Lot 7: John Baldessari (b. 1931)


May 5, 2006
New York, NY, US

More About this Item

Description: Beach Scene Nuns Nurse (with Choices)
five panels--acrylic on color coupler prints
overall: 92 x 144 3/4 in. (233.7 x 367.7 cm.)
Executed in 1991.
Artist or Maker: John Baldessari (b. 1931)
Exhibited: Intersection Series, Primo Piano, Rome, May 7-July 15, 2002
Literature: A. Brooks, Subjective Realities, Works from the Refco Collection of Contemporary Photography, Chicago, 2003, pp. 56-57 (illustrated).
Provenance: Sonnabend Gallery, New York
Galeria Weber Alexander y Cobo, Madrid
Marian Goodman Gallery, New York
Notes: The polyptych arrangement of Beach Scene/Nuns/Nurse (with Choices) recalls the symmetrical structure of an altar, and indeed the composition is bookended by portraits of nuns in full habit, their hands tented in prayer. Yet one image hangs at an angled tilt, askew from the grouping, and most of the other photographs that Baldessari includes here clash with the reverence to which he alludes. The altruism of a Red Cross nurse in a hospital room complements the nuns' devotion, yet the work's largest photograph features three macho bodybuilders holding a bikini-clad woman across their muscled chests, and a fifth image pictures a bejeweled, manicured hand gesturing toward six large gemstones. Selflessness or narcissism, abnegation or greed, asceticism or indulgence-as the parenthetical conclusion of Baldessari's title indicates, such are the many "choices" of contemporary existence.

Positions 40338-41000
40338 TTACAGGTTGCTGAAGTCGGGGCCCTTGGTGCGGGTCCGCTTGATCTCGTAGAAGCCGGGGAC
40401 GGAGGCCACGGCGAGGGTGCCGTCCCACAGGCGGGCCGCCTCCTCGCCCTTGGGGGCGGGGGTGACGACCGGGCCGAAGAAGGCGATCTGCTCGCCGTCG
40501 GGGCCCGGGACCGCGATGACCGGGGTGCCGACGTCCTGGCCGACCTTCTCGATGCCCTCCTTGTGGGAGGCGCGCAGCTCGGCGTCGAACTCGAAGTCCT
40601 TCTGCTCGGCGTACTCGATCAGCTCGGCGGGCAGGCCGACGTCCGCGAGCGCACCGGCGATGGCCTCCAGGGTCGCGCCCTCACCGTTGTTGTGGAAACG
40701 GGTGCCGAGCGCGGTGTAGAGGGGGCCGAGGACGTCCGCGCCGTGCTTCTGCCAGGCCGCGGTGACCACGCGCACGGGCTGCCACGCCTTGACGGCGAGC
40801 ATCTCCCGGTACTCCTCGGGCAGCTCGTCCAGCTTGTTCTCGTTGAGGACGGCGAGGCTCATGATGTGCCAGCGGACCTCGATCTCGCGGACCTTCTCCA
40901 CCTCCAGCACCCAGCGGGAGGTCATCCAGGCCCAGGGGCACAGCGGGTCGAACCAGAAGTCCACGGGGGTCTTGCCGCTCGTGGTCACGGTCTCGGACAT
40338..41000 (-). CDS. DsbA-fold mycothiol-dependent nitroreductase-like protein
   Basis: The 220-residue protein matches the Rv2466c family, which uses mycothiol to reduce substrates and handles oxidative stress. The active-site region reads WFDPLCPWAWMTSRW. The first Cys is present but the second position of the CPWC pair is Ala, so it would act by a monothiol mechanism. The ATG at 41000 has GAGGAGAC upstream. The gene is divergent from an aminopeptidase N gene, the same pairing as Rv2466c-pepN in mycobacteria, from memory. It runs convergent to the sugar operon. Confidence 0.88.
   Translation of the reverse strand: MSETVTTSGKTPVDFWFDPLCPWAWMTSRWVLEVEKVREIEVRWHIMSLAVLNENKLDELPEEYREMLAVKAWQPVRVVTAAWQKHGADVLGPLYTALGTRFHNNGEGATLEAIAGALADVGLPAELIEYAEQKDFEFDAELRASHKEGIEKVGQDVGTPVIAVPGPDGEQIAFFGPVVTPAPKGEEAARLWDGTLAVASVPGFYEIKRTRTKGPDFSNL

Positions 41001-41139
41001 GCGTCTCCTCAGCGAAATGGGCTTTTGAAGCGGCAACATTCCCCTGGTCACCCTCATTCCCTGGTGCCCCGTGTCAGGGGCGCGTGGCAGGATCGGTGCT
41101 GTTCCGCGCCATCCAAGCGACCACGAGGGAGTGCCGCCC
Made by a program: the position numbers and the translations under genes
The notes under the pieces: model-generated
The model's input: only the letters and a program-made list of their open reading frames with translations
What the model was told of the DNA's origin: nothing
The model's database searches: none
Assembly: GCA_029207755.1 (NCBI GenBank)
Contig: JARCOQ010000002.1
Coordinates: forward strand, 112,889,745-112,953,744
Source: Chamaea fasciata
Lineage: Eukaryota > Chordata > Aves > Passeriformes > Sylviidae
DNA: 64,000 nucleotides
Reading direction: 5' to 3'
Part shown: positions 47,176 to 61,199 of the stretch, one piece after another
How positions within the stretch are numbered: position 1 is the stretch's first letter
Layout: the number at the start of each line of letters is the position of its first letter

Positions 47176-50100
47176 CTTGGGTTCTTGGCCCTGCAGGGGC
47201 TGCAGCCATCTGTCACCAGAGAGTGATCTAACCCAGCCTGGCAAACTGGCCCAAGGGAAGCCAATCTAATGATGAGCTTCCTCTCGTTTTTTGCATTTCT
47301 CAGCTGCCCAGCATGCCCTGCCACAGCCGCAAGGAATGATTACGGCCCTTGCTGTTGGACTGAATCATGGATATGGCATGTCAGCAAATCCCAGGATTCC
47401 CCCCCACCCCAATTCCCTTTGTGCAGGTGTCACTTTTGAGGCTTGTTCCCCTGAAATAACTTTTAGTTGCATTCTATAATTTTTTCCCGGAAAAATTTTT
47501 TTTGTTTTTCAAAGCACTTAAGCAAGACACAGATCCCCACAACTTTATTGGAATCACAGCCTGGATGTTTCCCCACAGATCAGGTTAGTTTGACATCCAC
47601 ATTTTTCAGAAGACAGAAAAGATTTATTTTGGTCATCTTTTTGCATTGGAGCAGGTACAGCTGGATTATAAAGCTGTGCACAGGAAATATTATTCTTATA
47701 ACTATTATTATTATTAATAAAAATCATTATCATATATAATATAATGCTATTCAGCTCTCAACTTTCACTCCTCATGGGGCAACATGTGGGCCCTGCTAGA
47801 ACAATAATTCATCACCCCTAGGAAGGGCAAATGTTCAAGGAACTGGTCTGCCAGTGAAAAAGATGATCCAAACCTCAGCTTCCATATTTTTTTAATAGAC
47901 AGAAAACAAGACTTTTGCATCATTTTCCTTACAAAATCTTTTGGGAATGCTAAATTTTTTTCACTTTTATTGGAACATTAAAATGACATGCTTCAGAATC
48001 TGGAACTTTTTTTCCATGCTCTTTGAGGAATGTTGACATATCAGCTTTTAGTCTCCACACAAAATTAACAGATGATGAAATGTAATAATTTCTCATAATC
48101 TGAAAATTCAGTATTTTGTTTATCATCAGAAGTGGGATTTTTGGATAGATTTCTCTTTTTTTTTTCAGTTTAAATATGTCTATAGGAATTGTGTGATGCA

This montage belongs to Baldessari's Intersection Series, a set of works whose multi-panel combinations exhibit the mix of Pop exuberance, Conceptual density, and playfully discordant appropriation that has marked his production since the late 1960s. The Los Angeles-based artist's polyglot sensibility has extended to painting, photography, film, and video, and he is particularly interested in cross-overs and collisions between different mediums. In this suite Baldessari turned to the culture of L.A. both formally-in the jump-cut rhythms of the juxtapositions-and iconographically, reproducing some of the B-movie film stills that he has collected for years. The reuse and repurposing of old material is an artistic strategy with a long history, but Baldessari tweaks the method with his trademark humor and wry ingenuity. Keeping his images in separate frames thwarts the search for narrative coherence that the juxtaposition of images usually sponsors, and sticker-like dots painted in acrylic over the faces in the work ensure the anonymity of people who have likely been forgotten anyway.
In 1971, Baldessari commissioned students at the Nova Scotia College of Art and Design to execute a work for him. On gallery walls they wrote, over and over, "I will not make any more boring art."
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